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Alan Hollinghurst

Alan James Hollinghurst FRSL (born 26 May 1954) is an English novelist, poet, short story writer and translator. He is the recipient of numerous awards, including the 1989 Somerset Maugham Award, the 1994 James Tait Black Memorial Prize and the 2004 Booker Prize.


Hollinghurst was born in Stroud, Gloucestershire, the only child of James Hollinghurst, a bank manager who served in the Royal Air Force during the Second World War, and his wife, Elizabeth. He attended Canford School in Dorset.

Hollinghurst studied English at Magdalen College, Oxford, receiving a BA in 1975 and MLitt in 1979. His thesis was on the works of Ronald Firbank, E. M. Forster and L. P. Hartley, three gay writers. While at Oxford he shared a house with future poet laureate Andrew Motion, and was awarded the Newdigate Prize for poetry in 1974, a year before Motion.

In the late 1970s he became a lecturer at Magdalen College, and then at Somerville and at Corpus Christi. In 1981 he moved on to lecture at University College London, and in 1982 he joined The Times Literary Supplement, where he was the paper's deputy editor from 1985 to 1990.

Hollinghurst is gay and lives in London.

He won the 2004 Man Booker Prize for The Line of Beauty. His next novel, The Stranger's Child, was longlisted for the Man Booker Prize in 2011.

He lives alone, explaining: "I'm not at all easy to live with. I wish I could integrate writing into ordinary social life, but I don't seem to be able to. I could when I started [writing]. I suppose I had more energy then. Now I have to isolate myself for long periods."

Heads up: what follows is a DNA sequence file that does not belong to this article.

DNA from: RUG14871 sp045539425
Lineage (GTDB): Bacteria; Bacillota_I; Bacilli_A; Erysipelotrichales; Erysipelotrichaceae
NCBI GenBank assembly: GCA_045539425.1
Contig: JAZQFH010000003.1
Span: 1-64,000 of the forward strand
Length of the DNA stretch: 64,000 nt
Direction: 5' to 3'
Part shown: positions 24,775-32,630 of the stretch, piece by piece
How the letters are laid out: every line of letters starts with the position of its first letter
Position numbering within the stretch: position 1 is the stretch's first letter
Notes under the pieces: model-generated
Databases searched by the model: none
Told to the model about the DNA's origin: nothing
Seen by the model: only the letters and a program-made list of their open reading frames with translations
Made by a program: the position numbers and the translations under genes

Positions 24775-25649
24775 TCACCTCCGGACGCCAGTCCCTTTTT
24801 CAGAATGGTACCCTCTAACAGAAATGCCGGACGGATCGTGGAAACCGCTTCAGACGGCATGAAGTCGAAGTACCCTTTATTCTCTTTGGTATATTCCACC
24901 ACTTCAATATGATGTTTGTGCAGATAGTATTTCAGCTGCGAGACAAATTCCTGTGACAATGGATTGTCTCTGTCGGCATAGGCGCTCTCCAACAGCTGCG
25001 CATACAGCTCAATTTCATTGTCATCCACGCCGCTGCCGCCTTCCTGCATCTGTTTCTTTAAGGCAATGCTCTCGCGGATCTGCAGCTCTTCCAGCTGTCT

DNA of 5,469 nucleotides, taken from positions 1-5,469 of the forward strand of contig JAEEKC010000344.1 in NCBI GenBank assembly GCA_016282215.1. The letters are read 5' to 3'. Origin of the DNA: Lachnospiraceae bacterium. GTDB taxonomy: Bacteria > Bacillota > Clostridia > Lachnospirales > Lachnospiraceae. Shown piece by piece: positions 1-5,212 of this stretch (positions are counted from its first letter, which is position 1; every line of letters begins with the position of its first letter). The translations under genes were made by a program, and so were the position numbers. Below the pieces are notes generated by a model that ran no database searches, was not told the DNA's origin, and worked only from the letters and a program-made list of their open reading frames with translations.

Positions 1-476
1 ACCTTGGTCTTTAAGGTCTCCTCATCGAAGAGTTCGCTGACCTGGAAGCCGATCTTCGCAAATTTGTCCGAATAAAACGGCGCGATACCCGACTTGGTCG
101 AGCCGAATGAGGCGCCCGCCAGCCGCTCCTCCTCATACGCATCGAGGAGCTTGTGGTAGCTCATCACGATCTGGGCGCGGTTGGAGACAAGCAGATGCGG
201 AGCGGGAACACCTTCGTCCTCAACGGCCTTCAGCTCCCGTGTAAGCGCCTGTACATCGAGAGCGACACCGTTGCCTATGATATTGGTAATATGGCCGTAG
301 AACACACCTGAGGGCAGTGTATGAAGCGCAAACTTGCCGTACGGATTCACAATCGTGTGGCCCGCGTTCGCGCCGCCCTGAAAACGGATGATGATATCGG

List of works


  • Isherwood is at Santa Monica (Sycamore Broadsheet 22: two poems, hand-printed on a single folded sheet), Oxford: Sycamore Press 1975
  • Poetry Introduction 4 (ten poems: 'Over the Wall', 'Nightfall', 'Survey', 'Christmas Day at Home', 'The Drowned Field', 'Alonso', 'Isherwood is at Santa Monica', 'Ben Dancing at Wayland's Smithy', 'Convalescence in Lower Largo', 'The Well'), Faber, 1978
  • Confidential Chats with Boys, Oxford: Sycamore Press 1982 (based on the book Confidential Chats with Boys by William Lee Howard, MD., 1911, Sydney, Australia)
  • 'Mud' (London Review of Books, Vol.4 No.19, 21 October 1982)


  • The Swimming Pool Library, 1988
  • The Folding Star, 1994
  • The Spell, 1998
  • The Line of Beauty, 2004
  • The Stranger's Child, 2011
  • The Sparsholt Affair, 2017

Short stories

  • A Thieving Boy (Firebird 2: Writing Today, Penguin, 1983)
  • Sharps and Flats (Granta 43, 1993) Was incorporated into The Folding Star
  • Highlights (Granta 100, 2007)


  • Bajazet by Jean Racine, 1991
  • Bérénice by Jean Racine, 2012

As editor

  • New Writing 4 (with A. S. Byatt), 1995
  • Three Novels by Ronald Firbank, 2000
  • A. E. Housman: poems selected by Alan Hollinghurst, 2001

Awards and honours

In 1974, Hollinghurst was awarded the Newdigate Prize.

In 1989, Hollinghurst won the Somerset Maugham Award for The Swimming Pool Library.

In 1994, he won the James Tait Black Memorial Prize for The Folding Star.

In 2004, he won the Man Booker Prize for The Line of Beauty.

In 2011, his novel The Stranger's Child was longlisted for the Booker Prize.

He received the Bill Whitehead Award for Lifetime Achievement from Publishing Triangle in 2011.


External links

  • An Interview at the Oxonian Review
  • Alan Hollinghurst at British Council: Literature includes a "Critical Perspective" section
  • Alan Hollinghurst at The New York Review of Books
  • Alan Hollinghust Profile in The Guardian
  • 2011 radio interview at The Bat Segundo Show
  • Peter Terzian (Winter 2011). "Alan Hollinghurst, The Art of Fiction No. 214". The Paris Review.

From Wikipedia, the free encyclopedia

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